Don’t underestimate Isaiah Neyor’s potency on intermediate routes

Isaiah Neyor, Texas Football Mandatory Credit: Aaron E. Martinez-USA TODAY NETWORK
Isaiah Neyor, Texas Football Mandatory Credit: Aaron E. Martinez-USA TODAY NETWORK /

We are now a little more than one week away from the start of fall camp for head coach Steve Sarkisian and the Texas football program. Texas is set to begin fall camp on Aug. 4, which gets up and running a little less than one month from the regular season opener on Sep. 3 at home against Louisiana-Monroe.

Sark and the Longhorns are gearing up for a 2022 season which could have a lot of promise in the Big 12. Texas has the makings of one of the more improved teams in the Big 12 in terms of the potential for an uptick in the win column year-over-year.

One of the reasons for the optimism for the Longhorns this fall is the strength of the offense, especially at the skill position. Sark and the Longhorns staff really loaded up on skill position and offensive line talent this offseason by way of the 2022 recruiting class and the NCAA Transfer Portal.

And two of the biggest additions for the Longhorns by way of the transfer portal at the skill positions this offseason were redshirt freshman quarterback Quinn Ewers and redshirt sophomore wide receiver Isaiah Neyor.

The duo of Ewers and Neyor has the potential to help Texas become a more prominent contender in the Big 12 this fall, especially when you add in the presence of other stars such as junior running back Bijan Robinson and sophomore wide receiver Xavier Worthy.

Moreover, I firmly believe that Neyor will be an immediate impact player for this Texas offense this fall. It’s hard to overstate how important it could be for the Longhorns to have to real NFL-caliber talents at the wide receiver position this fall. Pair that with Bijan and Ewers, and this offense has the potential to be one of the best in the FBS in 2022.

What Neyor, in particular, brings to the table for the Longhorns is a lengthy and gifted 6-foot-3 and 220-pound outside receiver that can be a deep threat and go up and get those contested 50/50 balls on the sidelines often.

New Texas football WR Isaiah Neyor will be great on intermediate routes this fall

But Neyor is more than just a deep threat that can also be effective in bringing down those tough 50/50 balls. He is more dynamic than that, which is evident when you dive into the numbers Neyor posted last season with the Wyoming Cowboys in the Mountain West.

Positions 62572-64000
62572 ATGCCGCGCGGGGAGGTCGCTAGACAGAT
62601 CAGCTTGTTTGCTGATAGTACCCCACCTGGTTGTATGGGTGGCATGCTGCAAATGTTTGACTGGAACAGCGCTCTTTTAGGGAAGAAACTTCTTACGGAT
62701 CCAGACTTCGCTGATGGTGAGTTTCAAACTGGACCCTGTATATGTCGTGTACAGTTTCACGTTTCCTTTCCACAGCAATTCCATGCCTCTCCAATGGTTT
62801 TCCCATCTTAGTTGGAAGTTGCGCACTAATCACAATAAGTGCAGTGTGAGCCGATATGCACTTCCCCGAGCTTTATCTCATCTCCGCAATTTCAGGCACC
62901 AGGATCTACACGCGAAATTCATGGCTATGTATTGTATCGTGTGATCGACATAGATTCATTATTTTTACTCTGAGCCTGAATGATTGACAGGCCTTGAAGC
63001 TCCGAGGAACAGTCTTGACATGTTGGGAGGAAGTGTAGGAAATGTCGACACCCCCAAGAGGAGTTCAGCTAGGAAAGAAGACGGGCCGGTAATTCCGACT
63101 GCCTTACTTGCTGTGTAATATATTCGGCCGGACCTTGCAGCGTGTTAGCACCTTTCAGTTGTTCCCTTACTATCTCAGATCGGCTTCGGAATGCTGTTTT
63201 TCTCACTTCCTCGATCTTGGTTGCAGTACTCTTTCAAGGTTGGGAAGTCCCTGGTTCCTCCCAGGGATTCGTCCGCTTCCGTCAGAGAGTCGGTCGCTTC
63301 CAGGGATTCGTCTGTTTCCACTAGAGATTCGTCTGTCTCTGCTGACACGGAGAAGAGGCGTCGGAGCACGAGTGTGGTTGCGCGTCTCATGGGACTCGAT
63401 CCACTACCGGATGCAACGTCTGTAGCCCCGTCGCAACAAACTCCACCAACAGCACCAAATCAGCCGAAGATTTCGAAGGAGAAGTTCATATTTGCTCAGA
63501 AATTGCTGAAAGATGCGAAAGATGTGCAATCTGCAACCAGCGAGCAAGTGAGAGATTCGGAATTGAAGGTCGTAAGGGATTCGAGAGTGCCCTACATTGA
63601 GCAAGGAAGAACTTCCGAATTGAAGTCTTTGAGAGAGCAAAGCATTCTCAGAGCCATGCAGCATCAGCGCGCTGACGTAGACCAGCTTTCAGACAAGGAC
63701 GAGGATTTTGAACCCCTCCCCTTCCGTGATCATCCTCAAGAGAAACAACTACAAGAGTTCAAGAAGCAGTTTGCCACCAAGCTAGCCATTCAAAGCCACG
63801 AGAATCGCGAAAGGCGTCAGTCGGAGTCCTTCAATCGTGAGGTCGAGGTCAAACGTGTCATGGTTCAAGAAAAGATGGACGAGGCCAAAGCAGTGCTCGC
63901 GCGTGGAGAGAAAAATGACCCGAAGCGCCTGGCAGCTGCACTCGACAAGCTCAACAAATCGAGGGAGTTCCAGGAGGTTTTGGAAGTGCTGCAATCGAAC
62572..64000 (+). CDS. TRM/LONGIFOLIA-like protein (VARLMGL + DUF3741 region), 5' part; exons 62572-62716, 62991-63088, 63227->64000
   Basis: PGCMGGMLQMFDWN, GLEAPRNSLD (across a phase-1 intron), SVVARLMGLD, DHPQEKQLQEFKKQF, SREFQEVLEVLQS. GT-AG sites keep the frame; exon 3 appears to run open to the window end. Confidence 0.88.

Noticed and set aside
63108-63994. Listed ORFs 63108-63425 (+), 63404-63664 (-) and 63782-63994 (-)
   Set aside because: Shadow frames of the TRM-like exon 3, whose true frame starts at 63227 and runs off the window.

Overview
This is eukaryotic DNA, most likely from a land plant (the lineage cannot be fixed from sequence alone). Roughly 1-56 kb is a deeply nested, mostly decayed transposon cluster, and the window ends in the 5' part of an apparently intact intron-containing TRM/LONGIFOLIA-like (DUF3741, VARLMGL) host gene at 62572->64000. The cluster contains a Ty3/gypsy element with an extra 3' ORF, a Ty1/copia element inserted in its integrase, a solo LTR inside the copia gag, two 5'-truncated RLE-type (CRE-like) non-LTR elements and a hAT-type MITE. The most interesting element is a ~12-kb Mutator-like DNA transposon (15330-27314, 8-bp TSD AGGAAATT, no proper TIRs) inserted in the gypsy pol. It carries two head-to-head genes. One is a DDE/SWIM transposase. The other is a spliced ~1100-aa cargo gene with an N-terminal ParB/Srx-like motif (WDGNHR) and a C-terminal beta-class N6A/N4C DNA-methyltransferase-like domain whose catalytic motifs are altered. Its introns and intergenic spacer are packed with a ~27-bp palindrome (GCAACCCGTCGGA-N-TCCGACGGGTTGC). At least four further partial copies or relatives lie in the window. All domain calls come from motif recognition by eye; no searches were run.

One particular area of Neyor’s game that doesn’t get highlighted enough is his effectiveness on intermediate routes.

When most people think of Neyor, they think of the damage he can do on deep routes thanks to his great flat-out speed and how he can beat opposing defenders on 50/50 balls. Most people don’t think about him running corner, glance, post, etc. routes, burning opposing DBs in the middle of the field.

But he’s certainly more than capable enough of doing damage in the passing game on intermediate routes.

Last season at Wyoming, Neyor registered 13 catches for 308 receiving yards (23.7 yards per catch) and four receiving touchdowns. Neyor also tied for fourth among eligible FBS wideouts in PFF receiving grade on intermediate routes last season.

There are some even more detailed metrics that show just how much damage Neyor can do on intermediate routes. Of his 308 receiving yards on intermediate targets last season, 129 came after the catch. He ranked second in the FBS among eligible wideouts last season with a whopping 9.9 yards after the catch per reception.

These numbers provide evidence that Neyor is productive and efficient on intermediate targets in the passing game, despite how he usually profiles in the media.

On film, you can see that quick first step that Neyor has that, when combined with his elusiveness in the open field, is absolutely lethal. That translates effectively when he’s tasked to run corner and outside break routes since he’s able to use his large frame and quickness in space to create a lot of separation from his defender.

That separation also often translates into home-run plays that Neyor can generate in the passing game. In fact, Neyor was also to come up with at least one explosive play in all but one of the games he played in last season. The only wideout to do that in a full body of work last season for the Longhorns was Worthy.

Furthermore, it’s clear that Neyor will be an impact player for this Texas offense in a number of ways. And his effectiveness on corner and out routes between 10 and 20 yards last season proves that he should be considered more than just a deep threat that can also go up and get those contested 50/50 balls on the sidelines.

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Texas finished up last season with a record of 5-7 (3-6 Big 12), missing out on bowl season for the first time since 2016. Neyor and the Longhorns will face a difficult non-conference slate to open up the 2022 regular season, including battles with the Alabama Crimson Tide and UTSA Roadrunners after opening things up on Sep. 3 against ULM.